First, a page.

NEWELL, W.Va. — A draft resolution pending before the West Virginia Racing Commission could result in an even shorter racing year than the one envisioned earlier by Mountaineer Casino, Racetrack & Resort.
In August, the three-member racing commission denied a request from Mountaineer to reduce its racing calendar from the required 210 days to 196 days – essentially ending December racing at the Newell track.
Now the commission is considering a resolution that, if passed, would ask the West Virginia Legislature to shorten the number of required racing days statewide from 210 days to 185 days.
“The current statutory language … is outdated and does not meet the needs of the Racing Commission and its constituents,” the draft resolution says. “The factors affecting the conducting of live racing in this state directly impact the number of live racing days that can be sustained at each racetrack.”
The resolution describes those factors as increased competition from racetrack casinos in Ohio, Pennsylvania and Maryland, and legislative action affecting the availability of purse funds to support live racing purses in West Virginia.
The latter is an apparent reference to Gov. Earl Ray Tomblin’s signing of a bill earlier this year that cuts video lottery revenue appropriations to various thoroughbred and greyhound breeders’ and purse funds by 10 percent and redirects them to the State Excess Lottery Revenue Fund.
Because Mountaineer’s purses rely heavily on revenue from video lottery and table gaming at the casino, the new law, which took effect July 1, will cut an estimated $2.5 million annually from the horsemen’s purse fund.
The purse fund took another hit in May when the Legislature decided to restore $1.06 million in funding to children’s programs by authorizing a one-time reduction from the purse fund.
Hoping to offset some of those anticipated losses, Mountaineer went to the racing commission with a request to cuts its annual racing calendar by 14 days in December. Mountaineer’s request was driven by concerns over a shrinking field size, increasing competition from racetrack casinos in Ohio and Pennsylvania, and reductions in the purse fund that horsemen rely on for winnings.
Some members of the Mountaineer Park Horsemen’s Benevolent and Protective Association opposed the request, forcing a hearing before the racing commission in Weirton in July.
At its meeting in August, the commission denied Mountaineer’s request, suggesting instead that Mountaineer:
Immediately reduce the number of races per day from nine to eight as a cost-saving measure;
Consider reducing purses as soon as practicable; and
Revise, with the horsemen’s input, the condition book to maximize resources.
The commission also amended hearing examiner Jeff Blaydes’ opinion by saying that Mountaineer would not be obligated to run races if purse funds run out later in the year.
Afterward, Mountaineer Director of Racing Rose Mary Williams expressed disappointment with the action but said, “We appreciate the insight of the West Virginia Racing Commission by amending it, and we will abide by the conditions they set forth.”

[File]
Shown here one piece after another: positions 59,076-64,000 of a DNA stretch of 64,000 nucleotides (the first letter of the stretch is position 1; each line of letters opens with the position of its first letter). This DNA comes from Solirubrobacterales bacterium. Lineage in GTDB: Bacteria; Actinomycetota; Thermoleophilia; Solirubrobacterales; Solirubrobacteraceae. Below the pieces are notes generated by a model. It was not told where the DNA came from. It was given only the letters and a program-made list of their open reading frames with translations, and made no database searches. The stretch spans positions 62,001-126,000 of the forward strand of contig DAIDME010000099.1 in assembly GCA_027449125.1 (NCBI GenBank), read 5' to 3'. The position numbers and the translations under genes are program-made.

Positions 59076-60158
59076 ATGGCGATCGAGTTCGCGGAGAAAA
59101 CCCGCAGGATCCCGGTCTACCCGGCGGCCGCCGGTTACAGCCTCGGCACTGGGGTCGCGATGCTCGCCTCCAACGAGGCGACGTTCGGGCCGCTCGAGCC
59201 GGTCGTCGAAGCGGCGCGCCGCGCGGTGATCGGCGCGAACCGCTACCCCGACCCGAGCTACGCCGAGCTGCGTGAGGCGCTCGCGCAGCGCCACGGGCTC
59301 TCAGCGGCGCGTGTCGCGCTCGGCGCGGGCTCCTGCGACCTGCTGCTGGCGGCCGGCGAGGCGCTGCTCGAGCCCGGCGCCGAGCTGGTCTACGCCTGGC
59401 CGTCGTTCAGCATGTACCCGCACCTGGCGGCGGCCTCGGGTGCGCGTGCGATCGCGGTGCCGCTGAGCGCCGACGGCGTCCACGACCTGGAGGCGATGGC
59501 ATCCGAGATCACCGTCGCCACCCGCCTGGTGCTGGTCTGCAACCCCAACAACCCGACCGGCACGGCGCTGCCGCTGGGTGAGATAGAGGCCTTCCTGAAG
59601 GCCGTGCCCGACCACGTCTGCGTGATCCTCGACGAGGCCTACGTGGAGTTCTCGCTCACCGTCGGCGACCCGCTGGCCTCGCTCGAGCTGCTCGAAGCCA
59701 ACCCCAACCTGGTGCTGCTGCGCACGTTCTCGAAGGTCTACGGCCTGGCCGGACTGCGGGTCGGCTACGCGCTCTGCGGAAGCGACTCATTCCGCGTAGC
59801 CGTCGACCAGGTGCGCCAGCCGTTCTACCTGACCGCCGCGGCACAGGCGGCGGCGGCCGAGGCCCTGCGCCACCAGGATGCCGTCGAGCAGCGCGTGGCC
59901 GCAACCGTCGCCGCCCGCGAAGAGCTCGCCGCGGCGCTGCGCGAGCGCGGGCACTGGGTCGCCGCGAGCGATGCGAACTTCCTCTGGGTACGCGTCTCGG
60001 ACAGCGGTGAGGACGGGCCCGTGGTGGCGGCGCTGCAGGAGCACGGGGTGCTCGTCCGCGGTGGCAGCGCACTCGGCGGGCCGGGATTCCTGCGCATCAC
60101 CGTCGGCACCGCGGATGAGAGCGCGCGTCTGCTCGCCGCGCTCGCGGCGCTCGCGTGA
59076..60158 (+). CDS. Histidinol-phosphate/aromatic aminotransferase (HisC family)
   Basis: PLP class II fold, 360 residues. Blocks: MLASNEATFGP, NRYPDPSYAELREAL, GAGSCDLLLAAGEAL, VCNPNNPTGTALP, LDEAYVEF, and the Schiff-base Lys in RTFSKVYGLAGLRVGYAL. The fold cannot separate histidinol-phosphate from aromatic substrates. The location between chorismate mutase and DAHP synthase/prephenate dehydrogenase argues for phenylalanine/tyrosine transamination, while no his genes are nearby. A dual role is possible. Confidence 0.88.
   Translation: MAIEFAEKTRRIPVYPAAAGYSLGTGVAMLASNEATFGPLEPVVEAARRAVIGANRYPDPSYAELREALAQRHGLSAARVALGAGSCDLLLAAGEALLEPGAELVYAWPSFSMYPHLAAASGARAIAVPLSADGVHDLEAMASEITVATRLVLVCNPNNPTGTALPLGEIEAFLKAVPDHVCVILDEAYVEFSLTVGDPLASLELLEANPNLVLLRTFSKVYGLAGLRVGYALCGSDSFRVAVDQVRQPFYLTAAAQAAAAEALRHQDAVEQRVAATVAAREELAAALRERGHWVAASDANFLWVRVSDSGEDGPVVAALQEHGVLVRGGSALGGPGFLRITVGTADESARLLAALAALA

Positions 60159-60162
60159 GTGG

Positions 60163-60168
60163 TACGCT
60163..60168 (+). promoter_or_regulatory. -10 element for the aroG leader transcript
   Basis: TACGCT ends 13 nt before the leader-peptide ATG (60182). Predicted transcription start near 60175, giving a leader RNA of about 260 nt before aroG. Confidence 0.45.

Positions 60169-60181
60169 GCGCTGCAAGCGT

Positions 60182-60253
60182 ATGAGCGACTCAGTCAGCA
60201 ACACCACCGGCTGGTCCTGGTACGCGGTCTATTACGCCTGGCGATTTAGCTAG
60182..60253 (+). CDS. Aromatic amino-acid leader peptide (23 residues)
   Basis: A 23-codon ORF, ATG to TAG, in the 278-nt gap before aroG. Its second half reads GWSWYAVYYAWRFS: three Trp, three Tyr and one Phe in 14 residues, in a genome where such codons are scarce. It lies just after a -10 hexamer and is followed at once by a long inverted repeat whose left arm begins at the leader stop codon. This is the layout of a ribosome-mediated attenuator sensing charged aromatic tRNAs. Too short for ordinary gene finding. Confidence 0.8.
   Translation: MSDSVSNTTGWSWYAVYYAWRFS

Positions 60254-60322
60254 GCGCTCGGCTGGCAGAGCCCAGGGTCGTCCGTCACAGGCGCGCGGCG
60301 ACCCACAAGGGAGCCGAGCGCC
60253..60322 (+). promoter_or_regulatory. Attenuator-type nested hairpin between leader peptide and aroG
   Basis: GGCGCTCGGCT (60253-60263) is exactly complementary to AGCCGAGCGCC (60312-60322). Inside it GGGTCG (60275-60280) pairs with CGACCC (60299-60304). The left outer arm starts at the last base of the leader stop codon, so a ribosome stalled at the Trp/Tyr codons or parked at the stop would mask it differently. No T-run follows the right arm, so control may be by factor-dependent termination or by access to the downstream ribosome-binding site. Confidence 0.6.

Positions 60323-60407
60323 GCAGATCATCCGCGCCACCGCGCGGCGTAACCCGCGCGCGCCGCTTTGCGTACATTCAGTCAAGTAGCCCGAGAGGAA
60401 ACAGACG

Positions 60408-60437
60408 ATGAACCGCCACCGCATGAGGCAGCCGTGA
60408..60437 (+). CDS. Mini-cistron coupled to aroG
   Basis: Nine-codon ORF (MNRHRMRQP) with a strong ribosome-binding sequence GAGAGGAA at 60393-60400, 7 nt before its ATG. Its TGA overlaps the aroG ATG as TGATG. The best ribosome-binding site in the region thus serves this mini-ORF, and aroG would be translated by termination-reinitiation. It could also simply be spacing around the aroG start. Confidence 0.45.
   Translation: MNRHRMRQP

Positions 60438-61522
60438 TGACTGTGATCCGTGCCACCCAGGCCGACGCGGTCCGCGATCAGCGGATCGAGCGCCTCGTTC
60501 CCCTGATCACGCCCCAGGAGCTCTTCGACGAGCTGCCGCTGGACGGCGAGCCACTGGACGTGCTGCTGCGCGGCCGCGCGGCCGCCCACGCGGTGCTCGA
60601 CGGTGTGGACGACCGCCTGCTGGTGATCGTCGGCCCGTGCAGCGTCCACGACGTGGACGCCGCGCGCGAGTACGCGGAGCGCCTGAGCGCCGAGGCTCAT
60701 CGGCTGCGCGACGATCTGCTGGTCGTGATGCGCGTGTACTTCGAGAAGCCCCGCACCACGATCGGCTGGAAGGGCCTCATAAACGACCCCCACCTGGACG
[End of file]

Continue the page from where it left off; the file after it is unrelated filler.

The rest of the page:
In a recent interview, Williams said Mountaineer is in the process of implementing the racing commission’s order.
“We’re now running eight races per day. We instituted a 10 percent purse cut right after the (August meeting),” she said.
If the state Legislature takes up the issue of racing days next year, the resolution’s recommendation of 185 days would be similar in its effect to the earlier request by Mountaineer, Williams said.
“It would give us the mechanism to keep the purses at a higher level. … If we could maintain our purses at a higher level, the horsemen would have more options to make more money,” she said.
Commission Interim Executive Director John Myers said the goal behind the resolution is to give commissioners the statutory authority and more flexibility to consider requests such as Mountaineer’s in the future.
Earlier this month, the commission granted a request from Hollywood Casino at Charles Town Races, in the Eastern Panhandle, to not have to make up 20 racing days lost to inclement weather and poor track conditions last winter, according to the website BloodHorse.com.
Myers said the resolution sets 185 days as the “line in the sand” that West Virginia racetracks cannot go below.
“What we’re thinking, going forward, is that we’re probably going to be facing similar requests in 2015 if we don’t have modifications,” he said. “The way the current statute reads, that flexibility is not there for the commission.”
Mountaineer trainer and horseman Mike Vales said that while he does not support the resolution language, he does not think the issue will go anywhere with the state Legislature.
“The horsemen here want to run year-round. We don’t want them to cut those days,” he said.
The racing commission accepted public comments on the draft resolution through Friday and is expected to vote on it at the Oct. 14 regular meeting.